Most of the pastas you’ll find at the grocery store are highly processed and made using only the grain’s starchy center. Whole grain pastas, on the other hand, include the grain’s germ and hard outer layer—both of which increase the pasta’s fiber and protein content.

A newer option is pastas that are made from novel grains, such as lentils or rice. Many of these products contain more fiber and protein than wheat-based options, and they also work for anyone on a gluten-free diet.

One caveat for those of you going gluten-free: many gluten-free pastas are made with corn, and most corn produced in the US is GMO, so you want to make sure you go organic with gluten-free pasta.

Healthy Pasta Rule #4: Eat Like an Italian

In Italy, pasta is traditionally served as an appetizer-sized first course (called “primi”), followed by a larger second course consisting of meat, fish, and many fresh seasonal vegetables. That’s a far cry from our very American way of doing it, which usually involves a hubcap-sized plate or bowl as the main meal.

If you want to live as long as the Italians, it’s best to moderate portion size and remember that pasta is not intended to be the meal’s main focus.

We also can take a cue from the way in which Italians eat. Meals follow a much more relaxed pace and are a time to share with friends and family. They’re not fit in between errands and appointments, or eaten alone in front of the TV. Instead, they’re an opportunity to share a glass of wine, connect, and build the kind of vital relationships that are known to support longevity.

In fact, this is just one aspect of the Italian lifestyle that we could take a page from. While our hard-driving, always-on, achievement-oriented culture creates disease, their frequent vacations, family time, and daily siesta time help them lead some of the longest lives in the world.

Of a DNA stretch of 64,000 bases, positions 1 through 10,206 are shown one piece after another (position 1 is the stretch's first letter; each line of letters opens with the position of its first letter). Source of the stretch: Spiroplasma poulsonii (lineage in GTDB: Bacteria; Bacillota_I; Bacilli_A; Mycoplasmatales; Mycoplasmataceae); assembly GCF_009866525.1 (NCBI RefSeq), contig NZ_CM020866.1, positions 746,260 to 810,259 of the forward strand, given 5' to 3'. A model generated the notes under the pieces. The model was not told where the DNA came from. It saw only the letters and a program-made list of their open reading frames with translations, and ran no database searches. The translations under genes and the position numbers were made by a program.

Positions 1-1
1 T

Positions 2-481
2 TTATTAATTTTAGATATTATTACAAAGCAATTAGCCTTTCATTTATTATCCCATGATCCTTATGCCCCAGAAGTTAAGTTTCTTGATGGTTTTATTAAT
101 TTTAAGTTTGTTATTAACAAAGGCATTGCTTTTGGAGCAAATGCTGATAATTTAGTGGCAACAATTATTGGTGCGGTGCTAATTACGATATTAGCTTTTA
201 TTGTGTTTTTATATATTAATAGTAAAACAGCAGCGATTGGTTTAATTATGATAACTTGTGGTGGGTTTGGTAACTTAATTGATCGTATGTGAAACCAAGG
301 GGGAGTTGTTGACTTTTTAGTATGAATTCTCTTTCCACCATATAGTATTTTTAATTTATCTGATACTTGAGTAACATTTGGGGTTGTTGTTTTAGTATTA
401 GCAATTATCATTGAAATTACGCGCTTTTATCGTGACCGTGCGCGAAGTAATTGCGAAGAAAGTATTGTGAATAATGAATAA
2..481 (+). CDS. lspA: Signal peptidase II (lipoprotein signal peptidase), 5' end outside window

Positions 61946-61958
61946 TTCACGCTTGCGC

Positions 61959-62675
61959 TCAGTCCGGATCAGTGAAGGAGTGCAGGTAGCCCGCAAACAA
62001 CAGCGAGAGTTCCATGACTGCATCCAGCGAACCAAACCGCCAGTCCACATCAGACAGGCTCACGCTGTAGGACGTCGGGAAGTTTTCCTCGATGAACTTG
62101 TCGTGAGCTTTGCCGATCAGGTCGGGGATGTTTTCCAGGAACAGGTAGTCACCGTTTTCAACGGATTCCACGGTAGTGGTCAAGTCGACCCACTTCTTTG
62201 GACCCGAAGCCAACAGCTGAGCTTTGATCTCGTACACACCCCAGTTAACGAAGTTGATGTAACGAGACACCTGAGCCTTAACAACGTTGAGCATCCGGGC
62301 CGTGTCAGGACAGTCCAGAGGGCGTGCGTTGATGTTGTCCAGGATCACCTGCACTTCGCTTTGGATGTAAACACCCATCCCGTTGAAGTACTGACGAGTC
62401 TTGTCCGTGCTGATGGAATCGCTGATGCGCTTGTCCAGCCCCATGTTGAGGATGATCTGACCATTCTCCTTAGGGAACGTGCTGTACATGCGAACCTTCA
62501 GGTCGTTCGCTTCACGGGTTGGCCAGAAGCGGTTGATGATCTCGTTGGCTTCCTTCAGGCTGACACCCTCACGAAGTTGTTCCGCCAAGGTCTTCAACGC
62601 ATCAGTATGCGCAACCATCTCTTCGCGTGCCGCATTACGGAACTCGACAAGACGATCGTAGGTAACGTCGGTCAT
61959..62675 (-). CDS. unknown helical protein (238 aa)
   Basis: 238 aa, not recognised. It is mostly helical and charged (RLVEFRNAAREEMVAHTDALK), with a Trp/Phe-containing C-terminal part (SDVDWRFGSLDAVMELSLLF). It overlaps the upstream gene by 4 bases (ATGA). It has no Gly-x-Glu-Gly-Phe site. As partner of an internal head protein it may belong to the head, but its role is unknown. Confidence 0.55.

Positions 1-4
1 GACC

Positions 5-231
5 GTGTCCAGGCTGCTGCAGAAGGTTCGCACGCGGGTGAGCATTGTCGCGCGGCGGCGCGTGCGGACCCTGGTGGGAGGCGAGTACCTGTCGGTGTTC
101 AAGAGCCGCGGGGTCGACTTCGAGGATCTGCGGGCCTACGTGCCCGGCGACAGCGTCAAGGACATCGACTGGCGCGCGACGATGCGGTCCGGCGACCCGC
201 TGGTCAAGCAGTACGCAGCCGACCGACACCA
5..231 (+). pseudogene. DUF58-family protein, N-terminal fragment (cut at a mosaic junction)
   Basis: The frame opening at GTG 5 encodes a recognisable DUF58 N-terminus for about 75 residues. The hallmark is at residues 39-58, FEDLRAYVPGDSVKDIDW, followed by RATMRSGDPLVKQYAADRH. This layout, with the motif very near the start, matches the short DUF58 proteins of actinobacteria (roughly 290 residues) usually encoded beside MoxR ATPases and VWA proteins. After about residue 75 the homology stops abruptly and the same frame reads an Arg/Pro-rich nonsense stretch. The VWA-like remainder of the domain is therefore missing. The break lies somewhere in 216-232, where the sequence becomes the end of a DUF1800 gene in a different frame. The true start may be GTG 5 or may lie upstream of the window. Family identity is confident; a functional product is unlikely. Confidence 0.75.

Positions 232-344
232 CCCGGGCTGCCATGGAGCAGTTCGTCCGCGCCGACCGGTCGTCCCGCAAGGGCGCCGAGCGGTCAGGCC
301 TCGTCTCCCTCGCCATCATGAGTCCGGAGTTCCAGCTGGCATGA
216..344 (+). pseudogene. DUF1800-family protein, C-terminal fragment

How to Make Pasta Healthy for Kids

Before I wrap up, I want to touch on one more topic: kids.

Generally, kids like spaghetti—but don’t let them have only that. Try adding some vegetables (you never know) to increase fiber content, and drizzle extra virgin olive oil over the top to add fat. If you can get them to eat a red sauce, even better.

Beyond spaghetti, every parent and grandparent knows that kids’ pasta dish of choice usually is macaroni and cheese. Again, just look for healthy ways to prepare it.

Homemade is best. Quality organic ingredients allow you to increase the protein and fiber content to offset the insulin response.  Limit portion size, as well, serving it as a side dish—not a meal—along with a salad or veggies.

Some kids will ask for boxed varieties, which often are cut in shapes that kids find interesting. Don’t give in to those requests. Most boxed mac and cheese contains highly refined pasta and powdered cheese mixtures with unhealthy additives. If you’re in a pinch and have to resort to the box, there are several organic varieties available.

Stay Tuned…

I’ve been working with a chef to develop my own signature pasta sauce. It includes terrific organic, non-GMO ingredients, plus it’s not loaded with extra salt and hidden sugar. Check in regularly at www.vervana.com for updates and availability.

What Are High Vibrational Foods?

Resources:

© 2016 HeartMD Institute. All rights reserved.

Leave a Reply

One Comment

  1. Max Riben

    on January 21, 2017 at 11:30 am

    Have you considered the possibility of the association with ‘autoimmune’ diseases such as heart disease, arthritis, Alzheimer’s, etc. as identified by antibodies? Many autoimmune ‘diseases’ are associated with elevated levels of certain antibodies. A review among elderly Air Force pilots with Alzheimer’s discovered certain elevated levels of antibodies in common, and when preserved blood samples from when they were on active duty were examined it was found that these same antibodies were elevated years earlier, it just took that long for them to do their damage. When these elevated levels of antibodies are found and brought down early through dietary changes the ‘damage’ stops progressing and these ‘diseases’ never develop. Unfortunately most of these antibodies are triggered by various proteins in wheat. (Possibly agrevated by other factors in our diet and environment, but definitely connected to wheat proteins/glutens)

Leave a Reply

Your email address will not be published. Required fields are marked *

Top Health News